Transition and Succession (or “The Son Also Rises”)
As President and CEO of Moffly Publications for the past two years, my son Jonathan has had operational responsibility for the company as a whole. I am proud to say he has proven his capability in the face of a changing and challenging marketplace. The time has come for me to leave the helm as publisher of Greenwich Magazine and turn the daily management of our flagship publication over to him. It has been a long-planned-for event and one that comes as no surprise to our staff or to many of our business associates.
So what is the old man going to do now?
Well, he’s not going to Florida or any other warm retreat. He’s planning to stay right here in Greenwich and pursue the things he loves to do most: be involved with everything that goes on in our fascinating and vital town and write his monthly page of observation and opinion, whether anyone ever agrees with it or not. Jonathan knows I will also be available to him whenever needed, and I look forward to contributing in every way I can.
Meanwhile, Donna will be preparing for her own transition at a later date. (This is what happens when you marry a much younger woman.) When she replaces herself as editor-in-chief of Greenwich Magazine, she plans to continue on in the role of editorial director overseeing all Moffly publications. So both Donna and I plan to do more than lurk in the wings: We will have different but active roles in our family publishing business.
Transitions can be difficult and unnerving, even foreboding; or they can be well-organized turning points that anticipate new and exciting horizons. Whichever the case, and sometimes it’s a combination of the two, transitions are necessary to the health and survival of organizations. Magazines, on average, tend to have short life cycles — some newly launched ones don’t make it past their second year — so sixty years of publishing continuity is something of which we can be justifiably proud and worthy of a party.
Last month we celebrated twin anniversaries at the Bruce Museum: sixty years of the continuous publication of our town magazine since its inception as the Greenwich SOCIAL Review in February 1947; and the twentieth anniversary of Donna’s and my stewardship of Greenwich Magazine under the banner of Moffly Publications, Inc. We wish we could have included all our present and former colleagues and many friends who have contributed over the years to the health and vitality of Greenwich Magazine, but it would have required Madison Square Garden! In lieu of inviting you all, we offer you our heartfelt thanks.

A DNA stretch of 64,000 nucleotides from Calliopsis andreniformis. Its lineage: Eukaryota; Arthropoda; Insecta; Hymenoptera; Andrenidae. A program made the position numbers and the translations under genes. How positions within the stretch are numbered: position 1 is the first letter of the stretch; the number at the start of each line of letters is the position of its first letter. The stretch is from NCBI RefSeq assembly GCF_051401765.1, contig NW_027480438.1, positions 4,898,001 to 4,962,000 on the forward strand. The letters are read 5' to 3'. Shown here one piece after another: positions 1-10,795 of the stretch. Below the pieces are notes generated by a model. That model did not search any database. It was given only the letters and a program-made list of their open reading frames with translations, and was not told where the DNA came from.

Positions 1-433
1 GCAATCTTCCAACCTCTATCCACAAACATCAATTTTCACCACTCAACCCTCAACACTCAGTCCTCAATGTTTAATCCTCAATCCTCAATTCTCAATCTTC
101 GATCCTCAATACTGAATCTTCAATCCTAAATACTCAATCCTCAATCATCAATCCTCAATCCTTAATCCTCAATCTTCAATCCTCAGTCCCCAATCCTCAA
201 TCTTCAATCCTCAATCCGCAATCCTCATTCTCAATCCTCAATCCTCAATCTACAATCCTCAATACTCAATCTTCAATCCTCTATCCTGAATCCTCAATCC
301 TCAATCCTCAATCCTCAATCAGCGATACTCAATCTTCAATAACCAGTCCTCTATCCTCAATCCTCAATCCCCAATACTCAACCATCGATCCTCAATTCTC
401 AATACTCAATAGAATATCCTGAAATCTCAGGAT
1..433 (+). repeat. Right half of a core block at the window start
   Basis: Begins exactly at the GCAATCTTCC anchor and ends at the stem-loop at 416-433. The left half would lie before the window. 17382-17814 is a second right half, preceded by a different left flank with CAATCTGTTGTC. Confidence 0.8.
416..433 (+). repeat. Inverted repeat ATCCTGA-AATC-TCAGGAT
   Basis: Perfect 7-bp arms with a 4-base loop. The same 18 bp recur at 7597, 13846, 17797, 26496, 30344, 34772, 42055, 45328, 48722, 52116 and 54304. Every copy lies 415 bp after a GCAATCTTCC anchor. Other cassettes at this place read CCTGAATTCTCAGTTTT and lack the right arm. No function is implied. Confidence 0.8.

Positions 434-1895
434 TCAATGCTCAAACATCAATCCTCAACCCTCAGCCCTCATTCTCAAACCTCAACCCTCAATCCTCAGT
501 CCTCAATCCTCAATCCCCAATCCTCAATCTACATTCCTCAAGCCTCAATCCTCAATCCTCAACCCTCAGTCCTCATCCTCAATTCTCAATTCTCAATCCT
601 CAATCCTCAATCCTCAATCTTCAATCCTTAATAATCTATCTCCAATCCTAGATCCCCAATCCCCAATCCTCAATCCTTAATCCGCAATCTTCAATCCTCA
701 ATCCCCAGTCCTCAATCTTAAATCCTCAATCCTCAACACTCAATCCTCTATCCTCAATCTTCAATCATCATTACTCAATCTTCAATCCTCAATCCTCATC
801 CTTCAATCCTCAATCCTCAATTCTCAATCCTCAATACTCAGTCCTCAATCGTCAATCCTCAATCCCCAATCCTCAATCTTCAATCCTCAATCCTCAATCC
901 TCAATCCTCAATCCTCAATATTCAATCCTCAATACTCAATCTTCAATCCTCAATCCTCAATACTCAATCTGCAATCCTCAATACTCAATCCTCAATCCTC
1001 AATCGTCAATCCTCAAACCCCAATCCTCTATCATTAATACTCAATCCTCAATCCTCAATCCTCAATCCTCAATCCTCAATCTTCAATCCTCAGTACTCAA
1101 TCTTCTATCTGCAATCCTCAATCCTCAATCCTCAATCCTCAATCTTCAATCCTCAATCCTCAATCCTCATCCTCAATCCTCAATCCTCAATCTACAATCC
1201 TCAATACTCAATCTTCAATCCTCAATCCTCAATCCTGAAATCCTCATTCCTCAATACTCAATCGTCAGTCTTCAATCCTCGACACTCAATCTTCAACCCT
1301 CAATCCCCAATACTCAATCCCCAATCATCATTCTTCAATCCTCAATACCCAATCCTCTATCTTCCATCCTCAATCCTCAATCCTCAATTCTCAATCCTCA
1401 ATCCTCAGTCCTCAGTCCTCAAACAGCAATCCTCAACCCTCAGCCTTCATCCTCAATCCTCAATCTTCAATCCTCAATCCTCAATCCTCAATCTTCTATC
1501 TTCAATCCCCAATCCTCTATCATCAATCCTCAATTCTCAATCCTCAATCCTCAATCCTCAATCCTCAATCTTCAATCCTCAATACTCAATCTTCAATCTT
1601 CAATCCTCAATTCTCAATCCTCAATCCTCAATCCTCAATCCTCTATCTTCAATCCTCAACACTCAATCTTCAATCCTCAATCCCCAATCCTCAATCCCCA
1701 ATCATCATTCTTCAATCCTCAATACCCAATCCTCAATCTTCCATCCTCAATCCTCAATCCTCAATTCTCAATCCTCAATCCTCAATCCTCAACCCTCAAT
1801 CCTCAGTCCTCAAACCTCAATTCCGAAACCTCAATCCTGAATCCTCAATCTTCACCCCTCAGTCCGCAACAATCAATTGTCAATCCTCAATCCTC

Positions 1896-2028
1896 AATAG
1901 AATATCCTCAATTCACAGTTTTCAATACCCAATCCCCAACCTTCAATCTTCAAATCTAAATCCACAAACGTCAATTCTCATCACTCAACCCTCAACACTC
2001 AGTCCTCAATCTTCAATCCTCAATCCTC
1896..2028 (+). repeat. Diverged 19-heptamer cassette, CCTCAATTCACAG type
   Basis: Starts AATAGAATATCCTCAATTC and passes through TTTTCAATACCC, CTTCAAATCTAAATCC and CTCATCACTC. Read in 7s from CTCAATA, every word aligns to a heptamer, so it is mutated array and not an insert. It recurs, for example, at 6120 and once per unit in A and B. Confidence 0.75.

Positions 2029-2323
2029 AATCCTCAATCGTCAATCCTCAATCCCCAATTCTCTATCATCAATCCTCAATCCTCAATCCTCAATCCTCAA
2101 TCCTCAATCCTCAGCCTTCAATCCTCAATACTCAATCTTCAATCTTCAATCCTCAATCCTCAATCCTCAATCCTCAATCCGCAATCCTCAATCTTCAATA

The party was enlivened by the inimitable wit of Bernie Yudain, town pundit and historian and an old friend from my Time Inc. days, to whom we turned for advice when we first bought the Review. Volunteering as master of ceremonies, he introduced his guitar-playing nephew Ted Yudain who sang and strummed through the history of the various metamorphoses of the magazine, from the SOCIAL Review to Greenwich, with original and entertaining lyrics. As might be expected, the Moffly clan was not spared well-pointed needles from both Yudains, especially our friend Bernie (shades of the Harpoon Club!).
The prospect of becoming less involved in day-to-day publishing activities creates an inevitable feeling of poignancy; on the other hand, it reminded me of the old adage of quitting while you’re ahead, and I might add, when you can still remember where you were yesterday. Actually, it seems just yesterday when Donna and I bought the Greenwich Review on my retirement from Time-Life. “What a great retirement project,” said I. “We’ll build it up and sell it in five years and really retire!” Right.
That was before Jonathan, a graduate electrical engineer with an international MBA, returned from Japan with his wonderful Russian wife Elena and announced, quite unexpectedly, his interest in joining the firm. It also marked the beginning of when the Moffly Publications title could honestly mean more than one, since we soon made plans to launch Westport Magazine followed by New Canaan–Darien, with Jonathan in charge of both. Since I am no longer publisher of Greenwich Magazine, the editors have been knocking heads at their meetings over what to call the “Publisher’s Desk,” a department I will continue to write. Some suggestions were: the Ex-Publisher’s Desk; the Ex-Desk of the Ex-Publisher; The Ambassador at Large (or Small); The Chairman Speaks — Who Cares?
We’re in a quandary, so give us your suggestions.